MR. COSTA: Indira, in addition to your column in The Boston Globe, you hold the Newmark Chair in journalism ethics at the Poynter Institute, one of the most respected journalism organizations. And recently you wrote a story about the importance of press freedom, not just here but around the world, and how it’s now being perhaps threatened. What’s changed?
INDIRA LAKSHMANAN: Well, what’s changed in this country is that we have always had a First Amendment, and we suddenly have a president who rather than defending that First Amendment has actually come out and deemed us all the enemy of the people and has declared war on the press. Now, I believe that the reason that President Trump has called us the enemy is because he fears journalism as an institution, because we question, we criticize, we hold up what the government is doing, you know, to truth telling. And that is, of course, a threat to someone who has always been the CEO of his own family-run company, has been surrounded by yes-men and has not been used to having to undergo critical press coverage. So he chafes at it.
Now, the problem is that in so doing, in sort of trying to undermine the credibility of the press to be able to undermine any criticism of him and of his policies, he is whipping up within his base a distrust of the press, a distrust of our work, and also hatred of the press. And we saw that just last week with the physical attack on Ben Jacobs of the U.S. version of The Guardian newspaper, by a GOP candidate, who won, for Congress, Greg Gianforte.
MR. COSTA: Montana.
MS. LAKSHMANAN: In Montana. And that’s not the only case. There have been a number of similar cases.
MR. COSTA: He was charged with a misdemeanor assault.
MS. LAKSHMANAN: Absolutely right. And a number of other reporters have been attacked by officials. And that is a very worrisome trend. I’m also worried about President Trump talking about going after journalists, and asking James Comey when he was FBI director to jail journalists for going with leaks – for publishing leaks. And I think that after Theresa May complained about leaks that were published in The New York Times after the terror attack in Manchester, you know, we really have to be very vigilant about how Trump may use that as an excuse to go after journalists again.
MR. COSTA: Indira, you say that the president may be operating out of fear in his exchanges with the press, but so often when I talk to people close to Trump they say, in fact, maybe it’s out of fear, but he’s also trying to politicize the press, to make the press, in the public view, a political organism that he can define and make into an opponent. How does the press, after your studies and conversations, how can the press resist becoming – taking that bait, from becoming politicized?
MS. LAKSHMANAN: You’re absolutely right that that’s why he’s doing it. But he’s politicized – he’s trying to politicize the press out of fear. I think that’s the reason for it. And you’re also completely right to say that we have to resist the instinct to allow ourselves to become politicized. I think that we all – that reporters and editors need to maintain impartiality, need to be careful to guard against bias. And the biggest problem we have is trust, maintaining public trust.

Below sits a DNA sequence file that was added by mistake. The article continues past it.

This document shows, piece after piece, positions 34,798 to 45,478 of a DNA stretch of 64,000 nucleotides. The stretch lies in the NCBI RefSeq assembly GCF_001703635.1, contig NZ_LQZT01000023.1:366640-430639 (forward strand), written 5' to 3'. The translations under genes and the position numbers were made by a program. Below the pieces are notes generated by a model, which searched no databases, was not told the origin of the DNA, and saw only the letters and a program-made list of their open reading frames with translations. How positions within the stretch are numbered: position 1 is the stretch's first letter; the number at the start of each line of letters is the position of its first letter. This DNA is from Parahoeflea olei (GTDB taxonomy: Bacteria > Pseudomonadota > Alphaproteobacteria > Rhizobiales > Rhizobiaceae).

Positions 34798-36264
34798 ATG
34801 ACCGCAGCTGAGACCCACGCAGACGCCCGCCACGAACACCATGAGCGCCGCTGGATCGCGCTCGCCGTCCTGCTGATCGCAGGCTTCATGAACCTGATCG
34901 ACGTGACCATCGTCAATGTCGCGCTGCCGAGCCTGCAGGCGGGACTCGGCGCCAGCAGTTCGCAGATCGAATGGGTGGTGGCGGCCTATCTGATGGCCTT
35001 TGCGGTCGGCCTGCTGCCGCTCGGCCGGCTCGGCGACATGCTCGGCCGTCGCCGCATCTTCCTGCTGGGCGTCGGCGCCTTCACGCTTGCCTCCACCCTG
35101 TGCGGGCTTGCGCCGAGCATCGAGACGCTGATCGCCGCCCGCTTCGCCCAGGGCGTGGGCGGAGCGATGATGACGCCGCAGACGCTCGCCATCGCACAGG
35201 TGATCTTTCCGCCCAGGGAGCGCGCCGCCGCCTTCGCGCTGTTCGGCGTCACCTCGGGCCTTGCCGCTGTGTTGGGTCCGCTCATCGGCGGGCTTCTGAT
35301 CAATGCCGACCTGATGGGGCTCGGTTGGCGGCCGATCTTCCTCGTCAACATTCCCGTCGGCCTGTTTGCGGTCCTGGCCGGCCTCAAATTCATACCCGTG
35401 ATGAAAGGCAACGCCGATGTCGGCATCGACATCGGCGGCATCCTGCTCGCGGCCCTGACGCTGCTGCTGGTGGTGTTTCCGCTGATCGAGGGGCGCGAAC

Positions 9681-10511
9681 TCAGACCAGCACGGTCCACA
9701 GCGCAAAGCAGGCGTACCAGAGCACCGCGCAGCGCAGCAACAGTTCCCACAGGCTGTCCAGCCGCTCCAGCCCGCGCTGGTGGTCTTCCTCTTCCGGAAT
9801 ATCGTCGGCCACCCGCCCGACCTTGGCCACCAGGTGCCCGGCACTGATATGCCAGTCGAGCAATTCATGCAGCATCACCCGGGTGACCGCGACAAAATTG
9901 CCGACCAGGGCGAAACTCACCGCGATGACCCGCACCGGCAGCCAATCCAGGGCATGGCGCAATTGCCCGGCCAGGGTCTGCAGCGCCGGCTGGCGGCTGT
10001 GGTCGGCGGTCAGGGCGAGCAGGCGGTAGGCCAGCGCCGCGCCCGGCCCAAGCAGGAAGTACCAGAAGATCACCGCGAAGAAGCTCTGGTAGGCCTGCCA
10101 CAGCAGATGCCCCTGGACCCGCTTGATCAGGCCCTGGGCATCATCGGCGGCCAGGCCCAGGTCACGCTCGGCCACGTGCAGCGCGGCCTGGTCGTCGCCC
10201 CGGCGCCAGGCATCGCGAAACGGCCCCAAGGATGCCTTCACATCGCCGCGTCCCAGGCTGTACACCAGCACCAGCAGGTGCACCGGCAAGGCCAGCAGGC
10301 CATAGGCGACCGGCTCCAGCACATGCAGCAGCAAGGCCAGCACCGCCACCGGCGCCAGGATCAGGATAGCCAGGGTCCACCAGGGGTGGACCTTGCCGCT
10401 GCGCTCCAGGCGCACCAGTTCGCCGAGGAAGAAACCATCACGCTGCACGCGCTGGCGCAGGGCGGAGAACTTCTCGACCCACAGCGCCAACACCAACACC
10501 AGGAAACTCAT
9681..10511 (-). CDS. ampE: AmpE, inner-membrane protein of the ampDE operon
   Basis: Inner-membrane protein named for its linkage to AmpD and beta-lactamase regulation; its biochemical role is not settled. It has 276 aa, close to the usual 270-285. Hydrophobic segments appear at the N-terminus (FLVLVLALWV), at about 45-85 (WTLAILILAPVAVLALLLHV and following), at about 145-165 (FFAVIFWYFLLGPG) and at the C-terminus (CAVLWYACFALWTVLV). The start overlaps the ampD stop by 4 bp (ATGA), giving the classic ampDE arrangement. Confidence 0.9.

And all the studies have shown – the Pew study, the Gallup polls have shown that public trust in the media has dropped to the lowest levels in the last 25 years that they’ve been looking at this. And that is a real concern, and something that all of our news organizations need to be doing, is working on rebuilding that trust by being very transparent about our sourcing, about our reporting, about how we get the information that we get, even when we have to use anonymous sources.
MR. COSTA: Couldn’t agree more about transparency. Kelly, you had something to say?
MS. O’DONNELL: Well, I think it’s also a part of the president viewing that the product of the modern media doesn’t fully understand the conservative point of view. And that’s where we have these echo chambers, where you have the right and its media and radio and online, and you have left-leaning organizations where people feel that the sort of sentiment is from the left. And I think he believes that not only does he need an opponent just for his own way of sort of engaging with the public, but this notion – this profound notion that they have that they are not understood.
And I think when you go into local media markets – whether it’s newspaper or local radio or around the country in red-state America, you will find a much closer relationship between those journalists and the community in which they live, because they’re a part of one community. They have the same frame of reference. When you take it to the national level, there’s just this sense of not being understood on all sides.
MR. COSTA: It’s a great point. The decline of regional newspapers and regional news organizations is sad. And it does have a cost for the political discourse.
Anyway, great discussion. That’s it for this edition of the Washington Week Extra. I’m Robert Costa. We’ll see you next time.